Friday, March 27, 2015
     

Fitness Master

Monday, August 29, 2011

Scurvy is a nasty disease. It causes collagen, the protein substance found in the fibers of connective tissue, bone, and cartilage, to form improperly, meaning wounds don't heal, gums bleed, and severe pain occurs.

If untreated, it leads to death.

But in 1747, James Lind, a Scottish naval surgeon, fed lemons and limes to sailors with scurvy, and soon the symptoms stopped. After a few years of stopping scurvy this way, Lind wrote a paper about it. The British Royal Navy was impressed and adopted the practice yet others kept searching for better treatments.

Saturday, August 20, 2011

Why do we remember what we do?

While I'm not qualified to answer that, I do know the question that I keep remembering from more than three months ago is a big reason why this column was created and the headline is so strongly worded.

The question came on Tuesday, May 10 at approximately 11:40 a.m., about 75 minutes after the Palmerton Area Junior/Senior High School had lost all power. The power outage had caused our school to lock down, and my class was antsy since they had been with me since 9:15 and couldn't use the lavatories or the water fountains.

Saturday, July 23, 2011

In October of 2004, I purchased a 2005 Scion xB. It has provided me with what I value most in a vehicle: reliability. Other than yearly inspections and oil changes, it's been in the shop once for a minor matter.

So why am I planning to trade in such trusty transportation this fall? Because I live alone, need my car to be hassle free, and believe the more miles you put on a car, the more likely something significant will go wrong with it.

And as I write this, the car has traveled more than 53,000 miles.

Saturday, July 9, 2011

It's one of those quotations that's so dead-on no one disputes it, like Ralph Waldo Emerson's observation, "Knowledge is the antidote to fear."

Almost 400 years ago, the English philosopher Francis Bacon wrote, "Knowledge is power." Since then, there's really been little reason to question him.

Until the obesity epidemic.

In the last 20 years, the number of overweight children and adult Americans has nearly tripled, yet during that same span our knowledge about nutrition, diabetes, and other weight-related subjects has probably increased tenfold.

Saturday, June 25, 2011

I typed the headline of this column about 20 minutes ago. I've typed other sentences since, all of which have been rather quickly followed by my right middle finger banging down upon the delete button.

Clearly, I'm struggling for a way to introduce the evils of empty calories as I reach for the last bit of the breakfast I typically eat three hours before a 60- to 80-mile training ride. The chewing is quickly accompanied by a You-big-dope moment and followed by one of delicious irony.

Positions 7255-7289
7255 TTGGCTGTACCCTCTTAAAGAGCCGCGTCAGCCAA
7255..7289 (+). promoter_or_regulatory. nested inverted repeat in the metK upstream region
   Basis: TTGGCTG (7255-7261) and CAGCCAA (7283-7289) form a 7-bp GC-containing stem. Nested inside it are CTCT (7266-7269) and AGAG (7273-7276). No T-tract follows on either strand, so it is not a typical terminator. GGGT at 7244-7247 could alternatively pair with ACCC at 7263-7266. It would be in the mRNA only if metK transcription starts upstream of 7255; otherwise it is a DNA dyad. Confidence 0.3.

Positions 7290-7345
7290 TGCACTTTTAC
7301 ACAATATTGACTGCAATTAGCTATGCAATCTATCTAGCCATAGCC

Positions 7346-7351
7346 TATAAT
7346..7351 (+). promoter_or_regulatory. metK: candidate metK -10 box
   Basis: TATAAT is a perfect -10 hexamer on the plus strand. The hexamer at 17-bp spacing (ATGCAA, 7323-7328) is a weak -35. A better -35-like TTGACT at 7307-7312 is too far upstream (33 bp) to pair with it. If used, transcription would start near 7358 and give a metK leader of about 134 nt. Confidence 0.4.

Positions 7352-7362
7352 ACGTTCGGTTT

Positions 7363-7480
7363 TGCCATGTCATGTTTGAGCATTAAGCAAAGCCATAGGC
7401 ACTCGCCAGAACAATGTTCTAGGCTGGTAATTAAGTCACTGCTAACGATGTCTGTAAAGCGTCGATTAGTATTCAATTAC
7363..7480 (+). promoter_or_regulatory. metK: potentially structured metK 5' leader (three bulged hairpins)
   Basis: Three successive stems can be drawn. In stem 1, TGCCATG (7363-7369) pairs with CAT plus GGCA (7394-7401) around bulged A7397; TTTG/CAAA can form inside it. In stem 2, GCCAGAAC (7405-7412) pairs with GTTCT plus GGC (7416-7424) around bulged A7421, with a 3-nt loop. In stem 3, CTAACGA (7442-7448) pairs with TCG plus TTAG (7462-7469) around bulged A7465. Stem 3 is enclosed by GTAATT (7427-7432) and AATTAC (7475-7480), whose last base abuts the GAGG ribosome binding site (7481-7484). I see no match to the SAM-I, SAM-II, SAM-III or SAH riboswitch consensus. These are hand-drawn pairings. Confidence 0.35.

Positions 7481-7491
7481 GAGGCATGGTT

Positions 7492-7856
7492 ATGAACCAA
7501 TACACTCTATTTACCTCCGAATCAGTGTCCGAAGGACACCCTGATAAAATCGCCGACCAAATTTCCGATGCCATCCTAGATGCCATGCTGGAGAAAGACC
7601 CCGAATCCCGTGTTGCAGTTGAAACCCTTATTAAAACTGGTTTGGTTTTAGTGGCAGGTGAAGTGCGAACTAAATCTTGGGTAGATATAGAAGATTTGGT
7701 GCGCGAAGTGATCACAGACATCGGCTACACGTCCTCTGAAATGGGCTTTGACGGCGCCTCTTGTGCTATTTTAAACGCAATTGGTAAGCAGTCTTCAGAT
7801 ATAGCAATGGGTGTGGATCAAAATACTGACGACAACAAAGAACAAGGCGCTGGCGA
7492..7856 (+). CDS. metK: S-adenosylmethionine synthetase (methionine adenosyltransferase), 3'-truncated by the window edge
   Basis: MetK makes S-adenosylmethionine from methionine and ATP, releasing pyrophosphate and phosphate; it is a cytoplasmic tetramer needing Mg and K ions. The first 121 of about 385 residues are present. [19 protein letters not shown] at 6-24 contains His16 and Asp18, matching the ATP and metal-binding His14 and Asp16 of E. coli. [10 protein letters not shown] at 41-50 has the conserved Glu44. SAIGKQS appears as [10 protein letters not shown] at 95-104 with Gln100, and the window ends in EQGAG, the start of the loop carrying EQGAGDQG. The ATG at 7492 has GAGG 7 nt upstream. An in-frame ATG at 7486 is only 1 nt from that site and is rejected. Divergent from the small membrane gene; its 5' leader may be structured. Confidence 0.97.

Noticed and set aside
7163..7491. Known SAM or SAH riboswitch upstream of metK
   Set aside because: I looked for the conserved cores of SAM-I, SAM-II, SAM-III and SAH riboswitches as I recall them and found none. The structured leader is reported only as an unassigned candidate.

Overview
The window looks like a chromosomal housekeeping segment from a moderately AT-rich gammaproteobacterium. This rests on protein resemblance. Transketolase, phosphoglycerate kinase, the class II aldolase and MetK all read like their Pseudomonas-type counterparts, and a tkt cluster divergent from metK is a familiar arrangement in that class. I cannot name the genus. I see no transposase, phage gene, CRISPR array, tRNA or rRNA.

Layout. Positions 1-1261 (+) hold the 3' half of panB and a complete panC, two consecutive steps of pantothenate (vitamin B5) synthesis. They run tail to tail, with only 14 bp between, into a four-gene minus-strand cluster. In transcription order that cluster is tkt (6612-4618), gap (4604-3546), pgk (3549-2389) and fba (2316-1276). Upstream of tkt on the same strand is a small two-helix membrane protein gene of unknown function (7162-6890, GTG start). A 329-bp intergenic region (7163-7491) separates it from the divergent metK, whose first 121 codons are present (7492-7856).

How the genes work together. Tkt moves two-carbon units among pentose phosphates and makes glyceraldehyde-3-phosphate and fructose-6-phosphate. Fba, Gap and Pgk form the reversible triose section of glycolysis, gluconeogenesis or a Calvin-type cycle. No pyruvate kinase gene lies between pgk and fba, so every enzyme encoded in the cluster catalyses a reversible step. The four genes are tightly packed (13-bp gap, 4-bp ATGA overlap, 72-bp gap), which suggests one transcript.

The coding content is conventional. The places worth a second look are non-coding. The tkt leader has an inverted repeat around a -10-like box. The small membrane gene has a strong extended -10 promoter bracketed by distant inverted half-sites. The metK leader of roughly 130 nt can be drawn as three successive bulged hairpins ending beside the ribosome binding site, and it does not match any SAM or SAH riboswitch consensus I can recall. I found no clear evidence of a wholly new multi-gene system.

Saturday, May 28, 2011

"You're not going to be happy with me," a good friend said near the beginning of a recent training ride. "I cracked. Did I ever crack."

Since that's a cycling term used when you can't keep pace, and we were at the front of a relaxed group of 12 riders, I knew there was more to the story.

"You know I've been doing really well on that diet." I nodded. "Well, one of my meetings last week lasted longer than I expected, and I absolutely was starving coming home, so I stopped for coffee at a convenience store to hold me over."

Saturday, May 14, 2011

Years ago, a teacher I didn't know very well entered my classroom after school. He told me because he was overweight and out of shape, he had recently purchased a bicycle and wanted to ask me a few questions about riding.

I remember answering questions about proper tire pressure, which roads to use around Palmerton for bicycling, and, most importantly, just how long and how hard he'd have to ride to see results.

Saturday, April 2, 2011

Do you do what too many people do? Kowtow to partial truth and transform it into an absolute.

It's more common than you might imagine, for treating a partial truth as an absolute is comforting. It provides closure and means that there's no more thinking to do.

Unfortunately, that creates close-mindedness and sometimes something else: compromised health.

I'm pontificating like this because a couple of casual acquaintances have recently explained to me why they're carrying extra weight with the same two words. "It's genetic," they both said.

Saturday, March 26, 2011

Clever fellows, those Buddhists monks of long ago.

They knew that ordinary, everyday tasks, like washing dishes, contained the spiritual quality that's the basis of Buddha's teachings if done with full awareness. They also knew that to get most ordinary people interested in Buddhism, they couldn't tell them to wash dishes.

Saturday, March 19, 2011

We live at fast pace and seem to like it that way.

We multitask as much out of want as out of need.

Teens text message, listen to music, and surf the Internet while they do homework. Mothers watch television, wash laundry, and wash dishes while they cook a week's worth of suppers. Fathers answer e-mails, check sports scores, and make business calls while keeping one eye on the little league game.

Suggesting meditation in such a society is a hard sell.